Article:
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Old 9th January 2005, 05:56 PM   #1
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Default Designing Home Theater towers, advice????

I'm going to do a little modding and reconstruction on a set of home theater towers I have and I'd like a little advice.

First off, I'm a college student and these will most likely be going in a dorm room. I know space is normally a premium, but I'm willing to sacrifice floor space for sound. I love my music!

These towers weren't stunning by any means to begin with. They sounded nice, but probably only ran a few hundred at most when they were new. (I don't know for sure, they were given to me)

I want to pull the mid/tweet out and chop the top off leaving the 12" woofer and pasive radiator in tact. Where the mid/tweet was (top half of the tower) I want to build a pannel that rises up a few feet for a dipole midrange set up and a place for the tweet.

before I go any farther, is this a good idea? I'm not looking for top quality sound here. I just want something that will sound/look good for dorm room music listening and movie watching.

I'll be using a pair of Vifa/Infinity 4" mids for each tower. I've already mounted them on a baffle board along with a tweet from my Bose system in my car (long since removed in favor of WAY better stuff) and they sounded pretty good. They were better than the mid/tweet combo in the tower anyway. The 4" mids didn't have crossover on them and the tweets had the cap that was built into them from the factory. I would like to put a high pass xover on the mids because they sounded stressed during heavy bass lines.

The Bose tweets will be replaced with a pair of Morel MT10's most likely. I run those tweets with a pair of those same VIfa 4" mids as part of my 3way set up in my car and I love them. I'm pretty set on those tweets.


My main concern is the woofer/PR's performance. Will chopping half the box off and sealing it up drastically alter the woofer's performance? The towers stand almost 5' tall right now, and they'll be losing a little less than half that. I know from my car audio ventures when you put a woofer/sub in a box that's too small you get nasty peaks in the upper end and lose a whole lot of your bottom end. I know the principals are the same in home audio, but the volumes are quite a bit different, so I'm wondering if the changes are quite as drastic.
Let's say I have a 12" sub in a 2cu ft box. (car audio) If I put that same 12 in a 1cu ft box it woudl sound like ***, but if I went to a 1.75 cu ft box it wouldn't be very different.
now, if these home boxes are 5 cu ft (let's say, I havent' measured them) and I cut them down to a 3 cu ft box would the woofer's performance change drastically? I know the ratios are damned near the same, but you're working with more air to begin with in a home audio box, so it leave more room for change?

Also, a little advice on mounting the mids/tweet woudl be nice. Should I mount them, from the bottom up, mid-mid-tweet, or mid-tweet-mid, or tweet-mid-mid? Does it matter?
I don't want to build a whole xover network for mid tweet, I just want to wire in a couple of caps and be done with it. Would any decently priced cap from Parts Express work well enough? I'm not going to low pass the woofer unless I get some nasty peaks from the box change because it rolls off nicely up top (no xover from the factory).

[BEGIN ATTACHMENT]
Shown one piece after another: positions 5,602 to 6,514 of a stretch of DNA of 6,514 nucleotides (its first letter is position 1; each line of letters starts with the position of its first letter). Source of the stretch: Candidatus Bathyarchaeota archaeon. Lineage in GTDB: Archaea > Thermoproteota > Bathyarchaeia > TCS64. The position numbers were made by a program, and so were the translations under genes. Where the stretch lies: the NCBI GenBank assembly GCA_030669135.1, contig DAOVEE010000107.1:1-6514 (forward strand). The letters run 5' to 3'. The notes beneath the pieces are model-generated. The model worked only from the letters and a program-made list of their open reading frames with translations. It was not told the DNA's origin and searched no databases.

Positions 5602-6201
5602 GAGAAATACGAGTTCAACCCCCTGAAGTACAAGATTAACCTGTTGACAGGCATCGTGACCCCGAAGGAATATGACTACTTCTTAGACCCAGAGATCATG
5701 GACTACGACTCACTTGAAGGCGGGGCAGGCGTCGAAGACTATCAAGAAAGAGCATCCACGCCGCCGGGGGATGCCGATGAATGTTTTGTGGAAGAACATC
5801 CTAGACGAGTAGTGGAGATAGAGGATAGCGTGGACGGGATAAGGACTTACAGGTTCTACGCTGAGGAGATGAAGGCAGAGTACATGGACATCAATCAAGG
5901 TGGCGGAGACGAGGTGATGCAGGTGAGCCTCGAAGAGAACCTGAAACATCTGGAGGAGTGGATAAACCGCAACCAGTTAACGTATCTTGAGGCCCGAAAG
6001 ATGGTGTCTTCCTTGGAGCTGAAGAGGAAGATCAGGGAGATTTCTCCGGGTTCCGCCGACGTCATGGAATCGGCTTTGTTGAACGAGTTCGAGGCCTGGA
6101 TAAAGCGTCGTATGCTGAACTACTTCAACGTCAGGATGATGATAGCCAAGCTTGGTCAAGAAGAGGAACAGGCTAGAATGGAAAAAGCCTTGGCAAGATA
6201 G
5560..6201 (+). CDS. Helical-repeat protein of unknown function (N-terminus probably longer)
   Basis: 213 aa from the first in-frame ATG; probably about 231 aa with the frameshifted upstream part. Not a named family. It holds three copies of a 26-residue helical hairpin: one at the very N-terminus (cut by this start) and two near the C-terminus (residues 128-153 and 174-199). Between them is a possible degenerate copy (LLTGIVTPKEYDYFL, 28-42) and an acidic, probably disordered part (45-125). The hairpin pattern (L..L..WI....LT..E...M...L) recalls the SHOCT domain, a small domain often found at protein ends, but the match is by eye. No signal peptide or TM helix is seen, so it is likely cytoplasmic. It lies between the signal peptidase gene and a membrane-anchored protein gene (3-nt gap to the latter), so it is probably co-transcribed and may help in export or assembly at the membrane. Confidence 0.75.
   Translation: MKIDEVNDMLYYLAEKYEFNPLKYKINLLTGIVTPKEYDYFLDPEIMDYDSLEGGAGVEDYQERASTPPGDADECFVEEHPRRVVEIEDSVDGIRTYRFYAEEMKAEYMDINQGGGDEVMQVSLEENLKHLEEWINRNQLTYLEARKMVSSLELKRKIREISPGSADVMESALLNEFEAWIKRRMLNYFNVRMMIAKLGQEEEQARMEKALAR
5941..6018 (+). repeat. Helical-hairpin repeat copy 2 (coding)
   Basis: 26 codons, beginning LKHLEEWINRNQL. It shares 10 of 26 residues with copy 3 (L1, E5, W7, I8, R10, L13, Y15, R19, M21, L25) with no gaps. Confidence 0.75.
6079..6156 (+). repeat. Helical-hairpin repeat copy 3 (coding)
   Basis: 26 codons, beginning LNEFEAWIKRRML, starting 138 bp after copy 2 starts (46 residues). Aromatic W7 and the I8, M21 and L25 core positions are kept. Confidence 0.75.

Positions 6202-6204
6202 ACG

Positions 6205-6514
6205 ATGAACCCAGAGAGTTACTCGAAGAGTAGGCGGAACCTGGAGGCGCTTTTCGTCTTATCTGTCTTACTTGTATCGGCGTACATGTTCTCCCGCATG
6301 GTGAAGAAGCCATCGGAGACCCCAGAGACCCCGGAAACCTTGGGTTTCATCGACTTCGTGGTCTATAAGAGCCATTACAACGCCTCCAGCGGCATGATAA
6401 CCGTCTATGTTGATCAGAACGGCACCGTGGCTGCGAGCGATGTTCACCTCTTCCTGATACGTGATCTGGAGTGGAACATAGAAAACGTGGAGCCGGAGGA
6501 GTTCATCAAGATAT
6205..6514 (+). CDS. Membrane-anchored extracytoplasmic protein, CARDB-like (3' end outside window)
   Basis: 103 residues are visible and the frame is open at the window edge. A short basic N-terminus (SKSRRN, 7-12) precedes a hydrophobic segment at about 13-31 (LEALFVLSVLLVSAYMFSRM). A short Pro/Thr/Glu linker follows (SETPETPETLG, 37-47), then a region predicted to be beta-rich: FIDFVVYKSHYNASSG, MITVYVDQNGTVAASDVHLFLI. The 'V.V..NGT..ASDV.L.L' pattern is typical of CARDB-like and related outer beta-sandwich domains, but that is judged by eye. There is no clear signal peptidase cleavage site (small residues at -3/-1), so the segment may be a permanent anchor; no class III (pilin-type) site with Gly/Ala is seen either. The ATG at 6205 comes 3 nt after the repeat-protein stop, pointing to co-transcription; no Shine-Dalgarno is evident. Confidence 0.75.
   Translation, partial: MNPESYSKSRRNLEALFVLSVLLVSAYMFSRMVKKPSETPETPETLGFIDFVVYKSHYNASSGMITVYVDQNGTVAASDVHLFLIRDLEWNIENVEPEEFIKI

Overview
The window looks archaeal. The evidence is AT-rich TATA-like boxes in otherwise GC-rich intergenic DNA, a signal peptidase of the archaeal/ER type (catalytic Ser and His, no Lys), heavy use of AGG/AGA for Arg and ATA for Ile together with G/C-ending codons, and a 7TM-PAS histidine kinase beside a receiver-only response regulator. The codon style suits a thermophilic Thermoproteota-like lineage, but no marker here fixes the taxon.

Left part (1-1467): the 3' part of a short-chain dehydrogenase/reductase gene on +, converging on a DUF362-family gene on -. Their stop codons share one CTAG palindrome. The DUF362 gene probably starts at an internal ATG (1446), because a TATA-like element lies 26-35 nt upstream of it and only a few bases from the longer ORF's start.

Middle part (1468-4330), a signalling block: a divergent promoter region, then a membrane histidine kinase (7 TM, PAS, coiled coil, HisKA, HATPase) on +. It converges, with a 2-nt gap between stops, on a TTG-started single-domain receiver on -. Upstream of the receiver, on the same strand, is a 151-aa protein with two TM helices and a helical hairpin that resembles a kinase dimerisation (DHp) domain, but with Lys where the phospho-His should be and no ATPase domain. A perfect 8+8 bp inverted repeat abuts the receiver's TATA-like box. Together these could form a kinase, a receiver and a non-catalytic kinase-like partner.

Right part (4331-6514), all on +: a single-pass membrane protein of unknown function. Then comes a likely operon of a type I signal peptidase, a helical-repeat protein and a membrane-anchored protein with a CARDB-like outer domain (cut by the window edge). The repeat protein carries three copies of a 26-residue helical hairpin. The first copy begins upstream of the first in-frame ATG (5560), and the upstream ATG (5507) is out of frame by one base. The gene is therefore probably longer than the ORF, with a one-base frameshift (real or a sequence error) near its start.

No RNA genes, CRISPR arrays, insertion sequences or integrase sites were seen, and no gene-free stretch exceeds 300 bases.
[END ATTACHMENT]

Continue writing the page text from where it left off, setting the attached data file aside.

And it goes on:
Should I let the 4" mids do most of the work up top and just use the tweets for the highest highs, or woudl I be better off with a xover point of around 3-4kHz? In my car they're crossed at 3kHz and the 4" mids play to their natural roll off. The blend is really nice, but that's in a car. I know in the house it could be totally different.

How wide should I make my baffels for my mids? Right now they're on a board that's about 10" wide or so, should I go wider? I'm also thinking about building some side peices for the baffels. I remember reading that sides help for low end response and block more of the back waves than just a flat baffel.

Am I off to a good start or should I really reconsider some things? I don't want top notch quality out of this, just something better than I have, and somethign done by me.

I'm open for anything assuming it's cheap. What do you think about the mid choice? For $4 each they're pretty damned hard to beat, but I"m open to suggestions.

these mids:
http://www.partsexpress.com/pe/showd...number=299-492
these tweets:
http://www.partsexpress.com/pe/pshow...number=277-025
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Old 9th January 2005, 07:37 PM   #2
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Unfortunately changing the volume in a tuned enclosure will change things dramatically.

Ported and passive radiator boxes are much more sensitive to volume changes than sealed alignments. not a good idea in my opinion, at least not without running some sims (which assumes you have or can measure the parameters of the woofers.).

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Old 9th January 2005, 07:42 PM   #3
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Default Some random answers

Sorry, I didn't read all of that.

I saw that you're asking how it would affect the setup to chop off the top of the tower, leaving a smaller box with the same 12" woofer and passive radiator. In this case, you might be able to counteract the problems that introduces by adding mass to the PR cone.

About quality of caps from PE- yeah, they sound good. Just pay attention to the design, and use a cap that's intended for a crossover. Same with coils. Use caps and coils within their intended voltage and power ratings- if they're slightly oversized, you will have less trouble from pushing them too far.

About going dipole- you might want to read linkwitzlab.com in the phoenix and orion design sections. It's not always a simple matter to slap a driver onto a board and get decent response- if you don't have the right driver Q to get a low frequency bump to counteract the low frequency rolloff, then you'll need some filters to do it.